Bhagavad Gita: Chapter 4, Verse 25

दैवमेवापरे यज्ञं योगिन: पर्युपासते |
ब्रह्माग्नावपरे यज्ञं यज्ञेनैवोपजुह्वति || 25||

daivam evāpare yajñaṁ yoginaḥ paryupāsate
brahmāgnāvapare yajñaṁ yajñenaivopajuhvati

daivamthe celestial gods; evaindeed; apareothers; yajñamsacrifice; yoginaḥspiritual practioners; paryupāsateworship; brahmaof the Supreme Truth; agnauin the fire; apareothers; yajñamsacrifice; yajñenaby sacrifice; evaindeed; upajuhvatioffer

daivam evapare yajnam yoginah paryupasate
brahmagnavapare yajnam yajnenaivopajuhvati


BG 4.25: Some yogis worship the celestial gods with material offerings unto them. Others worship perfectly who offer the self as sacrifice in the fire of the Supreme Truth.


Sacrifice, or yajña, should be performed in divine consciousness as an offering to the Supreme Lord. However, people vary in their understanding, and hence perform sacrifice in different manners with dissimilar consciousness. Persons with lesser understanding, and wanting material rewards, make offerings to the celestial gods.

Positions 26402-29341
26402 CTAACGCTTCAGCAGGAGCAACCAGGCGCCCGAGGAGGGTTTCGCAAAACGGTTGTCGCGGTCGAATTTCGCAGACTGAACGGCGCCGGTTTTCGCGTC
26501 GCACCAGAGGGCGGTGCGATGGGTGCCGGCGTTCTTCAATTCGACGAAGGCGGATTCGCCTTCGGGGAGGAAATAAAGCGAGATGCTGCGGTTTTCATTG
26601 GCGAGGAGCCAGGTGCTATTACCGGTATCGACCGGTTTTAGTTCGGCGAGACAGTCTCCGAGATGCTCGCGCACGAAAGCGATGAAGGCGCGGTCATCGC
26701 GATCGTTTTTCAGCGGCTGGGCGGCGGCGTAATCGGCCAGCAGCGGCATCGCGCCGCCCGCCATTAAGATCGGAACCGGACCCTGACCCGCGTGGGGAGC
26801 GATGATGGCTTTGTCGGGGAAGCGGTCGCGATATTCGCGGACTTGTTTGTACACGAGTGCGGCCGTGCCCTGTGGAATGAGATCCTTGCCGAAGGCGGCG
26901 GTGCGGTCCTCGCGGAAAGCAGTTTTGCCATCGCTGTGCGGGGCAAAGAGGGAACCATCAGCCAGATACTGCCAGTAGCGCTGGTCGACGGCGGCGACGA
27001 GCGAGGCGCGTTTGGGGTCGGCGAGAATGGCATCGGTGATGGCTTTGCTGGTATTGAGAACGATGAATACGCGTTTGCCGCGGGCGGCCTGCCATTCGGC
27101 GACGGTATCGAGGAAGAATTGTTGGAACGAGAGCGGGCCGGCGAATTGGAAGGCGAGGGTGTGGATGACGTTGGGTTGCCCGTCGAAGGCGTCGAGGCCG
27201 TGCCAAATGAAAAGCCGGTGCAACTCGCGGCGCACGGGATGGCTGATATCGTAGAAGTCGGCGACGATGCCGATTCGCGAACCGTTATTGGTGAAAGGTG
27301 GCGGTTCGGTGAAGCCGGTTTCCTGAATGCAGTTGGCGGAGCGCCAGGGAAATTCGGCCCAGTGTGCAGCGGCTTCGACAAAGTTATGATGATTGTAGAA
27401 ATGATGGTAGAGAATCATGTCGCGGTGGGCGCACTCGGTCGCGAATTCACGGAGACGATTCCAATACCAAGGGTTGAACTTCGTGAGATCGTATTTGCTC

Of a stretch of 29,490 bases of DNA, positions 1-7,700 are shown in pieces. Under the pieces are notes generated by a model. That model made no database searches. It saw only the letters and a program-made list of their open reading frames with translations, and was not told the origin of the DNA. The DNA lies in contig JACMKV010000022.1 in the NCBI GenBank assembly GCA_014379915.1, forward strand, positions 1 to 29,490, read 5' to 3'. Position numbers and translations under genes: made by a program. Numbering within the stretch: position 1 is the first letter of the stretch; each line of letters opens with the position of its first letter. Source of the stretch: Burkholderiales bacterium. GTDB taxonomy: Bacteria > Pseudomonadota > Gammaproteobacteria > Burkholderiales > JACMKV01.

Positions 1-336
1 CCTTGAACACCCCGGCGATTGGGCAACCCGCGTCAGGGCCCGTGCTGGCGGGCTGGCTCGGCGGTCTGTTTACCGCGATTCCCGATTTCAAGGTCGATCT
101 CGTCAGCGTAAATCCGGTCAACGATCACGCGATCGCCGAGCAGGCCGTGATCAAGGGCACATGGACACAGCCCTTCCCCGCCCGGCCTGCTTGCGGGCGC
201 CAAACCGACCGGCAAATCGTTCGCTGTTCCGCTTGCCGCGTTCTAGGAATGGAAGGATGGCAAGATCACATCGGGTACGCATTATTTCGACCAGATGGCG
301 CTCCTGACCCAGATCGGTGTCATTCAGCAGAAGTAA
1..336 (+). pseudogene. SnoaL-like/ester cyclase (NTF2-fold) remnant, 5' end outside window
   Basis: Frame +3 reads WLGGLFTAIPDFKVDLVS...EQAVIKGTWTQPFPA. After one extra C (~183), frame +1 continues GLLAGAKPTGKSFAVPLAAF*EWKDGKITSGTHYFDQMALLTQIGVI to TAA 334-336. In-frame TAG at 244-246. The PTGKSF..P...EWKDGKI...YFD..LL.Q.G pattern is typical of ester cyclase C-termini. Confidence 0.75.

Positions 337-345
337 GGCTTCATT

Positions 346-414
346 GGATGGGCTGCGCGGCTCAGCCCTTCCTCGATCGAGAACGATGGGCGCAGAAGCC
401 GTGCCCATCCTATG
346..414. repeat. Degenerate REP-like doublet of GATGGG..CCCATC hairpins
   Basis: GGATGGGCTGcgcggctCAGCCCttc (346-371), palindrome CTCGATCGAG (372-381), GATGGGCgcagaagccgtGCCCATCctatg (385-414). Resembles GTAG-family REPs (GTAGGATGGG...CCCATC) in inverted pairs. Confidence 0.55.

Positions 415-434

Others with deeper understanding of the meaning of yajña offer their own selves as sacrifice to the Supreme. This is called ātma samarpaṇ, or ātmāhutī, or offering one’s soul to God. Yogi Shri Krishna Prem explained this very well: “In this world of dust and din, whenever one makes ātmāhutī in the flame of divine love, there is an explosion, which is grace, for no true ātmāhutī can ever go in vain.” But what is the process of offering one’s own self as sacrifice? This is performed by surrendering oneself completely to God. Such surrender has six aspects to it, which have been explained in verse 18.66. Here, Shree Krishna continues to explain the different kinds of sacrifice that people perform.

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